Aperitivo: The Night Buffet You’ve Never Heard About

I (Folly) was in Italy recently and my friend, and host, took me to my first Aperitivo. The first time she uttered the words, I honestly thought she said we were going for an aperitif. I asked her to clarify, and then she explained:

It’s kind of like a night buffet where the food is free but you pay for the drinks, but it only starts after 8 pm in most places

I thought I understood and then she added:

It’s like an Italian happy hour

I was unsure all over again but I went it with as you should - if you’re ever in Italy, especially in the North. It’s a big part of their culture and one way to try a varied selection of Italian food one small bite at a time. It sounds a lot like tapas and while there are similarities, it’s also very different. The closest thing that comes close in Nigerian culture is going to Giwa Barracks or Fowler after work.

So how does Aperitivo work?

First things first, it’s not like your typical Happy Hour where there you can expect discounts on drinks. During aperitivo, drinks are full price and food is complimentary.

Aperitivo buffet

Aperitivo buffet

The food can be served in two styles - buffet style and for lack of a better term, “surprise style”.

As the name implies, with buffet style, the food is laid out at tables free for all. This is technically not an “Aperitivo”, but an “Apericena”. The Italians I was with called it an Aperitivo and it’s their country so yeah, I guess I can call it an Aperitivo too.

Basically, you can dig in to as many helpings once you’ve placed your order for the first drink. The place I visited followed this style and the spread was quite impressive. Multiple pasta styles, cured meat, varied bread selection including focaccia, fresh mozzarella, veggies, dessert, chicken, sausages. I could go on.

For the “surprise style”, the food selection isn’t really up to you. Your server brings out a plate of food with each drink order you place. I’m told that the food you receive progressively gets “better” the more you order drinks. I would have imagined that the reverse would be true because drinking all that alcohol means you’re less likely to notice the food is getting better.

My guess is that, unlike Americans or Brits, the Italians drink to enjoy their liquor and not to get plastered.

What kind of drinks do people order during Aperitivo?

You can expect to see most people start with an Aperol Spritz. It’s a classic Italian drink made with Prosecco, Aperol and soda. It’s not my speed because I find it a tad bitter but Italians don’t care what one ‘Folly from Lagos’ thinks.

(NOSA note: You’re not that popping, young lady)

There’s a good reason to go with a “bitter” drink, however. Anything sweeter will definitely not pair well with all the food you’re about to eat. Also, if you’re trying to enjoy your drinking, it’s probably wise not to get something sweet. If your drink is on the sweet side, you’re likely to drink a lot more and if you drink a lot, you get very drunk.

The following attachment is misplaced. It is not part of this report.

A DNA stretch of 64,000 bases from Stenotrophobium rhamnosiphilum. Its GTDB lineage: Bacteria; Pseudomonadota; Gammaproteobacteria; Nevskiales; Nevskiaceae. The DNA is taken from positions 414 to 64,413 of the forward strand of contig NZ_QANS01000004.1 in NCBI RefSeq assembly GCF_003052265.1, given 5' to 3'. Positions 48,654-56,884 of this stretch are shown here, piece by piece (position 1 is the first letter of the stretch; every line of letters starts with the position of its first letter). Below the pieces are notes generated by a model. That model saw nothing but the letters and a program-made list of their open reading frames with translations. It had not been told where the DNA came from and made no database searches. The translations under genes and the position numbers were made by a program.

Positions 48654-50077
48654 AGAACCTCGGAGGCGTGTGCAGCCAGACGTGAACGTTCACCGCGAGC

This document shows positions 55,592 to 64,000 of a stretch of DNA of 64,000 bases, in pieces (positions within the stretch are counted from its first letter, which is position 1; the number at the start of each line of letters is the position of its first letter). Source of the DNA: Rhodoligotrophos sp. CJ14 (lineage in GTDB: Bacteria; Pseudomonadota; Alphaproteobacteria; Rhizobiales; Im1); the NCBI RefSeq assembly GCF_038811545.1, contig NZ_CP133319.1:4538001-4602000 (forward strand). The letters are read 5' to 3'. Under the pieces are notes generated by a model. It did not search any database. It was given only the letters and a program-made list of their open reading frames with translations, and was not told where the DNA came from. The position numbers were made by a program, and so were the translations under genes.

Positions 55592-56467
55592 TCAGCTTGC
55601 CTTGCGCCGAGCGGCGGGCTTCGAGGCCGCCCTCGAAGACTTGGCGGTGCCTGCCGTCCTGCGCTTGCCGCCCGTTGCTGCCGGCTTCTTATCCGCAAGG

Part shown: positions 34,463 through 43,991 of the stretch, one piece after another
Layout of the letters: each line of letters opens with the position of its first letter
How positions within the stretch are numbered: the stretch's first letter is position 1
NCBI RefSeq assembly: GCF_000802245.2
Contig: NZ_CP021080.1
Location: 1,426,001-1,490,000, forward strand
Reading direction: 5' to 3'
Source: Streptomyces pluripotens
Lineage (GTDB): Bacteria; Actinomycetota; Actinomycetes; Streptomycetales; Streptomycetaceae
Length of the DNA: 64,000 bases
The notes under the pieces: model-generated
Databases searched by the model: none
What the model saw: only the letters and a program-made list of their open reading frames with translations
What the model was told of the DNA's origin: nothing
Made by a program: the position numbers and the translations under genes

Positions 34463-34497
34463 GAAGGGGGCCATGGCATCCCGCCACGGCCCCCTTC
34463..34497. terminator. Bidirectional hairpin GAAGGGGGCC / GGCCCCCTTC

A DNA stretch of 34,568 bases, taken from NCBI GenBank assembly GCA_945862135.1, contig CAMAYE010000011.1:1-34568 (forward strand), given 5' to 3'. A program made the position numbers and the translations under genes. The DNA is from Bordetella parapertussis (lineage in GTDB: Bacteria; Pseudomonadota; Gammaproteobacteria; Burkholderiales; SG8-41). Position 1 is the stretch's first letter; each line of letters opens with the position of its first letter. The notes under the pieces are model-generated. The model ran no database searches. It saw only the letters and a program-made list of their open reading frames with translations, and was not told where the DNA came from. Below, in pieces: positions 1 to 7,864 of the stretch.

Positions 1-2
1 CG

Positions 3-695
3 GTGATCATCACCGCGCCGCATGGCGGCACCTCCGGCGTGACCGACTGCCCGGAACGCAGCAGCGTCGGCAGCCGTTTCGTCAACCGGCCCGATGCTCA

Science.

Aperol Spritz

Aperol Spritz

It is their drink of choice and you’ll find this sold on every street corner and even as take away. Wine is also a very typical aperitivo drink while classic cocktails are not. In our group of five, I was the only the only person who stuck to classic cocktail blends. I did have a Tom Collins to start.

Unlike Happy Hour, aperitivo doesn’t discriminate for those who don’t drink. Mocktails, sodas, juices and the likes definitely pass the drink order requirement to get in on the complimentary food.

How much is Aperitivo?

For the buffet style, prices  typically start at 10 Euro per person and that includes one drink. You can eat as much food without ordering additional drinks but you probably will.  For bars where you are served one plate at a time with your drink, you don’t pay a separate cover charge for food. Instead, you pay per drink.

It’s a very good idea if you’re a little light in the wallet.

IMG_1932.jpg

I thoroughly enjoyed my first aperitivo experience and highly recommend 10/10; it’s such a unique cultural experience that just happens to be delicious. For most Italians, aperitivo doesn’t replace their main dinner but the amount of food Italians eat is a story for another day. The restaurant I visited was buffet style so naturally I ate quite a bit over multiple courses so it certainly replaced my dinner. I found the food to be worth the 15 Euro price tag. I mean, they had fresh mozzarella and I could take as much as I liked.


Over the course of this week and next, I have a few travel experiences coming up, including my experience at the Michelin starred Il Buco Sorrento.